The Massachusetts Marine Fisheries Advisory Commission (MFAC) supports anglers in their concerns with S2308, otherwise known as the "Oceans Act". In a letter submitted to the Massachusetts Legislature's Coastal Caucus, MFAC expressed profound concerns with S2308 that mirrored RFA's objections. The letter asks legislators to address numerous concerns, including that S2308 will lead to the establishment of arbitrary No-Fishing Marine Protected Areas (MPAs) in Massachusetts' waters if the bill were to become law in its current form.
"We appreciate that the MFAC recognized the same problems with S2308 that RFA has touted since the legislation was introduced last summer," said Barry Gibson, New England Regional Director.
The MFAC also raised concerns regarding the establishment of a new regulatory process that puts too much unilateral power in the hands of the Secretary of the Environment.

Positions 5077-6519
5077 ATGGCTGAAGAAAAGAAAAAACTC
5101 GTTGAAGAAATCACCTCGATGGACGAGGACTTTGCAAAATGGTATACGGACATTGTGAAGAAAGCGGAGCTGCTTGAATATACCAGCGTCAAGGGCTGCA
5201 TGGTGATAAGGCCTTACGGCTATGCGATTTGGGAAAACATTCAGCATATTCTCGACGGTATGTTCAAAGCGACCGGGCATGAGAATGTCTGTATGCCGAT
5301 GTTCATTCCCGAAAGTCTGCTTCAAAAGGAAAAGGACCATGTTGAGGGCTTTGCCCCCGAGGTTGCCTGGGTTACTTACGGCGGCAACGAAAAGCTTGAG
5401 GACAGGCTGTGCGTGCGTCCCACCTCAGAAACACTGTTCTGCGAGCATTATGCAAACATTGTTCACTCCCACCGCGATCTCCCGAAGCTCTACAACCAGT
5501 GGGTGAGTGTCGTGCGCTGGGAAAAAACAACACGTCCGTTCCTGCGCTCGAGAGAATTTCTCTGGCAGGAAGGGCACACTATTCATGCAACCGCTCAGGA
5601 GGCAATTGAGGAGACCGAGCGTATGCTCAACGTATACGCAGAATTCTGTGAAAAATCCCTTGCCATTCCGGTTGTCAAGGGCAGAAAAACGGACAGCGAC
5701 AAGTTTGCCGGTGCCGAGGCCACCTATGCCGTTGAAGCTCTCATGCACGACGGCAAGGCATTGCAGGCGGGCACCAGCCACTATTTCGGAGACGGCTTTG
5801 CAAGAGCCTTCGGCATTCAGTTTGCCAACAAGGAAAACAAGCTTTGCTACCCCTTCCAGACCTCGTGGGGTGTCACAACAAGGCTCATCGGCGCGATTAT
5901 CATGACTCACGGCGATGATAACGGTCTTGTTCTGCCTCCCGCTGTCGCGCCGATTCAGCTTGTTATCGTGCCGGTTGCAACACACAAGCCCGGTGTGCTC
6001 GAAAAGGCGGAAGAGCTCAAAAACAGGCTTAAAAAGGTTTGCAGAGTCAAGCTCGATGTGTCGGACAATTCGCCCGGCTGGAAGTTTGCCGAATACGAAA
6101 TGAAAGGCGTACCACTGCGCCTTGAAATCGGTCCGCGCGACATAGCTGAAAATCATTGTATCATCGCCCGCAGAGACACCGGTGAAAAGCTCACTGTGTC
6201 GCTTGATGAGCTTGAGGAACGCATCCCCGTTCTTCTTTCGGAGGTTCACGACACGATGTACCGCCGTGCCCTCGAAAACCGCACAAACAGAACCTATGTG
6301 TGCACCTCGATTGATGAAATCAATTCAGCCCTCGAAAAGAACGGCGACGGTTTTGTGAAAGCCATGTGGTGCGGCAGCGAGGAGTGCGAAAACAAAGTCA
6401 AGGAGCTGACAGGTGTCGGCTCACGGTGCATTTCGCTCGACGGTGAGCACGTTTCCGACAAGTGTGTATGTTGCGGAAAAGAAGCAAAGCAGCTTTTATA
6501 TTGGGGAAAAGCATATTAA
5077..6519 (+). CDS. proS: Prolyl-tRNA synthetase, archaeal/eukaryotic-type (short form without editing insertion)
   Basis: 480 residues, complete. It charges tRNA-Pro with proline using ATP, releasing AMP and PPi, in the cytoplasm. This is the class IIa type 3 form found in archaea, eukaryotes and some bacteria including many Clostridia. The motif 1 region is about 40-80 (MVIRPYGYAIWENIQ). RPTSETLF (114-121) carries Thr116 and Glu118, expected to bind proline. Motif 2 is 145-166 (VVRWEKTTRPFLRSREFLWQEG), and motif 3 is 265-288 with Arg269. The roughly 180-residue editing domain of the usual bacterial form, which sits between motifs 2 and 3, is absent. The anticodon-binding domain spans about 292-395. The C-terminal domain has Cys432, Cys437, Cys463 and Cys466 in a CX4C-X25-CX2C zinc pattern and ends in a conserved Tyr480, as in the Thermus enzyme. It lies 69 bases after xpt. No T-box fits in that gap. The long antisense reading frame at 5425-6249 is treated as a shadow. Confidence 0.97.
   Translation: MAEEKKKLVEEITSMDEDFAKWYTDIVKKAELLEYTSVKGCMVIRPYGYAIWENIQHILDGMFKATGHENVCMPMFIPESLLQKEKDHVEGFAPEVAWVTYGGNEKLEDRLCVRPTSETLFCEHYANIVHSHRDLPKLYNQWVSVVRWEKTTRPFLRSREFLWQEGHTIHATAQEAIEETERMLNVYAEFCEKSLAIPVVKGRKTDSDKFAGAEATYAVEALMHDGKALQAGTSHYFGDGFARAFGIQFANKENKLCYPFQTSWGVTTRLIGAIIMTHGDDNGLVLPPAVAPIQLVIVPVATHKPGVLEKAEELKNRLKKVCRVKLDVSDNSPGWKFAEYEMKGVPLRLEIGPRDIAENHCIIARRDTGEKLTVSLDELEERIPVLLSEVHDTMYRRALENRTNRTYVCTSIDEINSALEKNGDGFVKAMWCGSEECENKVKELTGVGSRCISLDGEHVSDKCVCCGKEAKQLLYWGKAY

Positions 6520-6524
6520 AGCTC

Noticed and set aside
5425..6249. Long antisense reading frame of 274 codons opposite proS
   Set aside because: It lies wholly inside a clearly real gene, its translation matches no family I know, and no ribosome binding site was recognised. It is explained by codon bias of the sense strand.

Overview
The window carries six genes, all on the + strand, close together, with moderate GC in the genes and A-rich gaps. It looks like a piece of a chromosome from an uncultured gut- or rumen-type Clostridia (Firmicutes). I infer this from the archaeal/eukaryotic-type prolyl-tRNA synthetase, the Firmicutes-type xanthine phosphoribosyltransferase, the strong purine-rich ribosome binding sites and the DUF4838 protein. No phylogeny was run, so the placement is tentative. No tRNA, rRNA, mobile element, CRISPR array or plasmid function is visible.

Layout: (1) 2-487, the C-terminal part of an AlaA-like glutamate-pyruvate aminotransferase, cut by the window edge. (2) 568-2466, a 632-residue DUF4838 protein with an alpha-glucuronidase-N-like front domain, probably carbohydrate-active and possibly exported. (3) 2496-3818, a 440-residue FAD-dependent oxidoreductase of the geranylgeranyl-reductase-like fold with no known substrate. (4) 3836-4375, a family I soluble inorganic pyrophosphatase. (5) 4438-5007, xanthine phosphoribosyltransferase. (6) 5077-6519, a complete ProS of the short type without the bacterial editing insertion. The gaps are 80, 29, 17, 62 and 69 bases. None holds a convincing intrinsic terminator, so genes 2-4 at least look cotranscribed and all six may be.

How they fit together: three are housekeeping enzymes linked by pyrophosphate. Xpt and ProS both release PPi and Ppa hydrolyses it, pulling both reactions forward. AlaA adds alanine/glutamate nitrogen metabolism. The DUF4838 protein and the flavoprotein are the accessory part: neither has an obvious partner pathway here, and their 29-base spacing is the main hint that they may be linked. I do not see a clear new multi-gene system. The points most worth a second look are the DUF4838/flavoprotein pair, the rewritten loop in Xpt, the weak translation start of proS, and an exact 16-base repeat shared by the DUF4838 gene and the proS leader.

"Good government requires a system of checks and balances. The MFAC is correct in its opinion that no single political appointee should be vested with the power to develop, adopt, and implement something as critical as a Massachusetts ocean-use plan," said Gibson.
Additionally, the MFAC also noted that S2308 appears to be ambiguous and does not offer sufficient new protection from emerging threats, while creating ambiguity concerning which agency and administrative process is responsible for the management and regulation of fisheries.
"Considering all of the shortcomings of the bill, the opinion of the MFAC reinforces our position that from the first day the real target of the S2308 bill was fishermen, and not improving overall ocean management. We will continue to work with key legislators to assure the bill addresses emerging development threats and that S2308 cannot be used to satisfy the whims of environmental groups who seek the establishment of arbitrary MPAs," said Gibson.